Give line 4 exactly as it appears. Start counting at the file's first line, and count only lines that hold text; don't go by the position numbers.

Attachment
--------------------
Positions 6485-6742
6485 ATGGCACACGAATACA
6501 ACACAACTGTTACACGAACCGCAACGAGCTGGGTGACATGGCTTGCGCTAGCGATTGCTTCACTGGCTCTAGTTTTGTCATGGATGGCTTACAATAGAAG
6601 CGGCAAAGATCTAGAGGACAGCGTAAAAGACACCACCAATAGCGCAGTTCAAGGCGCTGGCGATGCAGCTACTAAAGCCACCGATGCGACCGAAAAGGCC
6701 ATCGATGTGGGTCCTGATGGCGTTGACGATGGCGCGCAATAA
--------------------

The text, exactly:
6601 CGGCAAAGATCTAGAGGACAGCGTAAAAGACACCACCAATAGCGCAGTTCAAGGCGCTGGCGATGCAGCTACTAAAGCCACCGATGCGACCGAAAAGGCC